Ejalu's lawyer, Dan Weberman, said he'll argue again that a Family Division judge has no role in what's basically a contract quarrel. He also said it's misleading for Karungi to claim that cells from a sibling are the only cure for the 7-year-old girl.

"They want to paint a picture like she's on her death bed," Weberman told The Associated Press. "She's in school. She's a happy girl. She gets treatment once a month."

Ejalu no longer believes that using frozen embryos is a good idea.

"He doesn't feel ethically that a life should be created for human tissue harvesting. That's somewhat mind-boggling," Weberman said.

Under orders from the appeals court, Langton on June 20 again will hear arguments on whether she has jurisdiction over contested property held by unmarried parties. But in the meantime, the judge has scheduled a hearing for Wednesday on Karungi's request to have a lawyer appointed as guardian over the embryos.



Spanish court nixes terrorism accusation in Basque incident
Topics | 2018/06/02 02:41
Spain's National Court has sentenced seven men and a woman to between two and 13 years in prison for beating up two police officers and their girlfriends, but rejected the prosecutors' argument that the defendants should face terror charges.

The call for terror charges caused outrage at the trial because the incident took place two years ago in an area of northern Spain with a strong Basque identity.

The Basque region is trying to put behind it decades of violence at the hands of armed separatist group ETA, which killed more than 800 people, including police, before giving up its armed campaign in 2011.

The court said in sentencing Friday that terrorist intent was not proven and that the accused did not belong to a terrorist organization.


Supreme Court limits warrantless vehicle searches near homes
Topics | 2018/05/08 02:43
The Supreme Court is putting limits on the ability of police to search vehicles when they do not have a search warrant.

The court sided 8-1 Tuesday with a Virginia man who complained that police walked onto his driveway and pulled back a tarp covering his motorcycle, which turned out to be stolen. They acted without a warrant, relying on a line of Supreme Court cases generally allowing police to search a vehicle without a warrant.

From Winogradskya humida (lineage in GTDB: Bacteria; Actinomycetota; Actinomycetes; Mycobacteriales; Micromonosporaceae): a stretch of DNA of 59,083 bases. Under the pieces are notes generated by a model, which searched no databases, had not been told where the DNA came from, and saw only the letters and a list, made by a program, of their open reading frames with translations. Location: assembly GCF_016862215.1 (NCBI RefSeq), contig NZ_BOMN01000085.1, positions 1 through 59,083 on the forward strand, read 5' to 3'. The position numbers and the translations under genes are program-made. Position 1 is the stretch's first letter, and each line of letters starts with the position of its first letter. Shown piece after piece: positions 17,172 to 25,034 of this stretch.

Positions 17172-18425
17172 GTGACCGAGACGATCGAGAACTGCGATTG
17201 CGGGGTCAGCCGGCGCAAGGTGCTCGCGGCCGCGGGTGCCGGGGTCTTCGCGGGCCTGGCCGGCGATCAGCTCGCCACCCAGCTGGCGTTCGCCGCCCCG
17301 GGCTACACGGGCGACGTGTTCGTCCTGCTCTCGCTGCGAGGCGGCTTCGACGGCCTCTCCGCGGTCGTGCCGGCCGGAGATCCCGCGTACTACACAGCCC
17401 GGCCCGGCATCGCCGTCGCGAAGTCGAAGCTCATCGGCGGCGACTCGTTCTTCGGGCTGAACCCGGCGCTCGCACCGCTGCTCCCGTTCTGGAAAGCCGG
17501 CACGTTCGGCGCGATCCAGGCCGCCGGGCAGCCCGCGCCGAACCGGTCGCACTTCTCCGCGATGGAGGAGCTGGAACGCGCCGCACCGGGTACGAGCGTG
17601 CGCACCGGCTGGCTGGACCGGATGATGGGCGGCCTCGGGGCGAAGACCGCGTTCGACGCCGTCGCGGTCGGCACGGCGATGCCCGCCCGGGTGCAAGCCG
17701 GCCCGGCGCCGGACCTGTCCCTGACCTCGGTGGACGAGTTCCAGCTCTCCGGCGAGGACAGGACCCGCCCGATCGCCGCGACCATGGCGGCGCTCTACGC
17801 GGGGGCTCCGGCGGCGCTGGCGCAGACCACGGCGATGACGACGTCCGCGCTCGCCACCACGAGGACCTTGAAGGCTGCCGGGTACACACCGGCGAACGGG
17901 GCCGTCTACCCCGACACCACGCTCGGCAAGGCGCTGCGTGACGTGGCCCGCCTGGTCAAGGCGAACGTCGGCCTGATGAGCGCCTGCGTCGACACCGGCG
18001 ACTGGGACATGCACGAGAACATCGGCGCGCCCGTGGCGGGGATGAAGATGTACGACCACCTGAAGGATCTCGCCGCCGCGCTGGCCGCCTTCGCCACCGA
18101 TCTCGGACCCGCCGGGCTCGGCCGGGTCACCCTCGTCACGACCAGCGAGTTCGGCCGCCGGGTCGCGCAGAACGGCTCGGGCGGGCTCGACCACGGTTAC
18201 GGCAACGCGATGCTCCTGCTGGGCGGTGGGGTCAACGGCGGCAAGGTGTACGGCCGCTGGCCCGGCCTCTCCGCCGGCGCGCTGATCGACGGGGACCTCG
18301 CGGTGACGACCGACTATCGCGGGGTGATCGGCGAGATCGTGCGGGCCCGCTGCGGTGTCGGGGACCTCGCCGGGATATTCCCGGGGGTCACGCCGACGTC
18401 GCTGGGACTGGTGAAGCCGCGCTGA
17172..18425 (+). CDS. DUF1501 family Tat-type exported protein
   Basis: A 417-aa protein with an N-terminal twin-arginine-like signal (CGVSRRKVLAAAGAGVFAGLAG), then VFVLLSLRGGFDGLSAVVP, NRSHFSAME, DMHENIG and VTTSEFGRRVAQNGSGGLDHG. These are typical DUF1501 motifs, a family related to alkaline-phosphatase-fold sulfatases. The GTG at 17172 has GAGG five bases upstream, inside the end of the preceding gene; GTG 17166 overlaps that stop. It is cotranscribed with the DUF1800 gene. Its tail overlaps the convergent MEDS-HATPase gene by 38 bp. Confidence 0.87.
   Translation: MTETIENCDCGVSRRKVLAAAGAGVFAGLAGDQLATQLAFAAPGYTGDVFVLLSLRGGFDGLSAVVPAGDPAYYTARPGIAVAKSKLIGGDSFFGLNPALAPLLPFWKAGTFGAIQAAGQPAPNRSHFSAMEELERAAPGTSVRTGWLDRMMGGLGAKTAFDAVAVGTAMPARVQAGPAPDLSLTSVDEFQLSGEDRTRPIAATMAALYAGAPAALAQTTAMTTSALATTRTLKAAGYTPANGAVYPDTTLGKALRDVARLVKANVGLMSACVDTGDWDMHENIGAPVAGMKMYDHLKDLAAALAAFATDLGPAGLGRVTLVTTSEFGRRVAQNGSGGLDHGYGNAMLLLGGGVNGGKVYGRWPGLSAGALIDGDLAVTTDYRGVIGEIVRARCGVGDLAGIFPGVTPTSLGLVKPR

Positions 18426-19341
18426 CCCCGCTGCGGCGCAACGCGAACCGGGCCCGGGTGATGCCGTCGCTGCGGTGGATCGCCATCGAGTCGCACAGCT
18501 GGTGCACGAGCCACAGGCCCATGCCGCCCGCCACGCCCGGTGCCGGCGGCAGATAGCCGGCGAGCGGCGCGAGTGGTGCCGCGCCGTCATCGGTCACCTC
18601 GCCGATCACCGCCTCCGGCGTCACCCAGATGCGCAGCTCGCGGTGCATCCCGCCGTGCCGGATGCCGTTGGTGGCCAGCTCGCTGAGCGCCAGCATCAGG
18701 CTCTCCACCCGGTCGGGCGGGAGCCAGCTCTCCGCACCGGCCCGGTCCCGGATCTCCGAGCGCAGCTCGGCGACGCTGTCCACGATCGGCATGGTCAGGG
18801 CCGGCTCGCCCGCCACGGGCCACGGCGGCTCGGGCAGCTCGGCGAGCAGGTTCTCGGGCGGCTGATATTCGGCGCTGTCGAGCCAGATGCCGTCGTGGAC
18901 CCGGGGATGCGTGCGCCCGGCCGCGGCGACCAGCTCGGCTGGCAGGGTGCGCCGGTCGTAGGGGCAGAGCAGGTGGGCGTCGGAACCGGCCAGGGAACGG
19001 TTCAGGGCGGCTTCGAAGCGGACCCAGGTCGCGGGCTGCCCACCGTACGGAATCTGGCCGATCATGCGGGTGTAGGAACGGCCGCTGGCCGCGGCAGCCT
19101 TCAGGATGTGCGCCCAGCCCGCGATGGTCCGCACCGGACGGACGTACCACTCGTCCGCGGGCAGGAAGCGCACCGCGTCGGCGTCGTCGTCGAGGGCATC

The justices said the automobile exception does not apply when searching vehicles parked adjacent to a home.

The court ruled in the case of Ryan Collins, who was arrested at the home of his girlfriend in Charlottesville, Virginia. Collins had twice eluded police in high-speed chases in which he rode an orange and black motorcycle.

The authorities used Collins' Facebook page to eventually track the motorcycle to his girlfriend's home.

Collins argued that police improperly entered private property uninvited and without a warrant.

Virginia's Supreme Court said the case involved what the Supreme Court has called the "automobile exception," which generally allows police to search a vehicle without a warrant if they believe the vehicle contains contraband.

Justice Sonia Sotomayor said for the court Tuesday that the state court was wrong. Sotomayor said that constitutional protections for a person's home and the area surrounding it, the curtilage, outweigh the police interest in conducting a vehicle search without a warrant.